Does an Unemployed Parent Still Have to Pay Child Support?

dupage county child support lawyerEverybody falls on hard times now and then, and sometimes a parent finds himself or herself unemployed. Many parents wonder what happens when a parent who is required to pay child support is unemployed. Does an unemployed parent still have to pay child support? What if a parent purposely quits or takes a low-paying job to try to avoid child support? The answers to these questions depend on the reasons for unemployment, and a few other factors.

Is the Parent Voluntarily Unemployed?

Unemployment is a term that can apply to a wide range of situations. Some people find themselves unemployed because they were laid off due to cutbacks. Others choose not to work because they simply do not want to.

In some cases, a court will grant a reduced child support obligation to a parent who is unemployed. One of the major questions the court will need to answer before determining whether to modify a child support obligation is whether the unemployment is voluntary or involuntary. There is a huge difference between a parent genuinely trying to gain adequate employment and pay his or her child support obligation and a parent who chooses not to work to evade child support.

Courts do not look favorably upon parents who try to avoid their child support obligation by quitting their job or failing to look for a new job after being fired. If the court determines that a parent is voluntarily unemployed or underemployed, they may use the parent’s potential income to calculate the child support obligation instead of the parent’s actual income.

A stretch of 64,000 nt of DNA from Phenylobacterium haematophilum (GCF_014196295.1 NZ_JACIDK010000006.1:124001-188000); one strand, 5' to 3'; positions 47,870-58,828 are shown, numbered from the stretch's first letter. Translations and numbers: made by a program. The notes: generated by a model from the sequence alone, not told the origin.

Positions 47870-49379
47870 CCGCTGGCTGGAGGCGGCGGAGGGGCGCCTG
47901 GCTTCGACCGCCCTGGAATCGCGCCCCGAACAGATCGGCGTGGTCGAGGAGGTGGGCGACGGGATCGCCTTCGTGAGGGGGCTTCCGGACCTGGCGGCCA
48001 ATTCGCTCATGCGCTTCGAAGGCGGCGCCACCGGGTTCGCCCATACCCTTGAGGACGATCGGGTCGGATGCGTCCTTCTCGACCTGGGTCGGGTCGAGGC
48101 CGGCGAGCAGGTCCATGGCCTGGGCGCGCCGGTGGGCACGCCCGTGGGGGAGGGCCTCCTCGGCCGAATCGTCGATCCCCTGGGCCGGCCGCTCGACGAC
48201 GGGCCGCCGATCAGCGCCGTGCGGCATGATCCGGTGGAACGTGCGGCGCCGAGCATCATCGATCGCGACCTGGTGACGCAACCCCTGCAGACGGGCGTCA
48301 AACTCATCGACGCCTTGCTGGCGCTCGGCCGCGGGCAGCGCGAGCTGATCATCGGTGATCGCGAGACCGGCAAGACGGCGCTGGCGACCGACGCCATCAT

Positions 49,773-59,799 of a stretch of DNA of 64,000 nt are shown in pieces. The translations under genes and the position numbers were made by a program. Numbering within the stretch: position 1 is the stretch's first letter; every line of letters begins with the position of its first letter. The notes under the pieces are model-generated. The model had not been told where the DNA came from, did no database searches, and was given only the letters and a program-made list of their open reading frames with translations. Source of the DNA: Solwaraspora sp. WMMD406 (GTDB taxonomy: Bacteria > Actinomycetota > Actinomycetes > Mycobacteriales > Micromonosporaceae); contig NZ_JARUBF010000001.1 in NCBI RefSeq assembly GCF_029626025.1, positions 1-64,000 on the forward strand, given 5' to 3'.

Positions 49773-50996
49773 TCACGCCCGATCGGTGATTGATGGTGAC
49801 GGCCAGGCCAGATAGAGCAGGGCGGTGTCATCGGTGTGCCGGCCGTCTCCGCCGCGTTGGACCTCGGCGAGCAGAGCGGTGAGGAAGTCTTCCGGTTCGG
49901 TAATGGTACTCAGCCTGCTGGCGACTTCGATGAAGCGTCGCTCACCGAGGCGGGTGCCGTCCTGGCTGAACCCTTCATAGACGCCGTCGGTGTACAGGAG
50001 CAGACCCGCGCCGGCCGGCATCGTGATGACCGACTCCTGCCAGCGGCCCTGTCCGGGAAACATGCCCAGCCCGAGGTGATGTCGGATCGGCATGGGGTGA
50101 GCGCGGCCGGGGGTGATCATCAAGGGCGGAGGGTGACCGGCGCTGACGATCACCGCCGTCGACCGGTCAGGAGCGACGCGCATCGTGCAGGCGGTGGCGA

Potential income is the income the parent could earn. The parent’s past employment, education level, and skillset will be used to calculate potential income.

Call Our DuPage County Family Law Attorneys for Help with Child Support Concerns

Unemployment does not necessarily mean that a parent does not have to pay child support. The court will look into the reasons for the parent’s unemployment, whether the parent is trying to find employment, and other factors. In some cases, a parent who loses his or her job may be able to reduce his or her child support obligation. However, this is not guaranteed.

If you want to modify your child support order or need to enforce an order because the other parent is not paying, contact our DuPage County child support lawyers for help. We can help you understand your options and take the next steps. Call 630-665-7300 for a confidential consultation.


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In honor of the passing of our founder, Joseph F. Mirabella, Jr., our offices are closed Friday, January 31, 2020.I Agree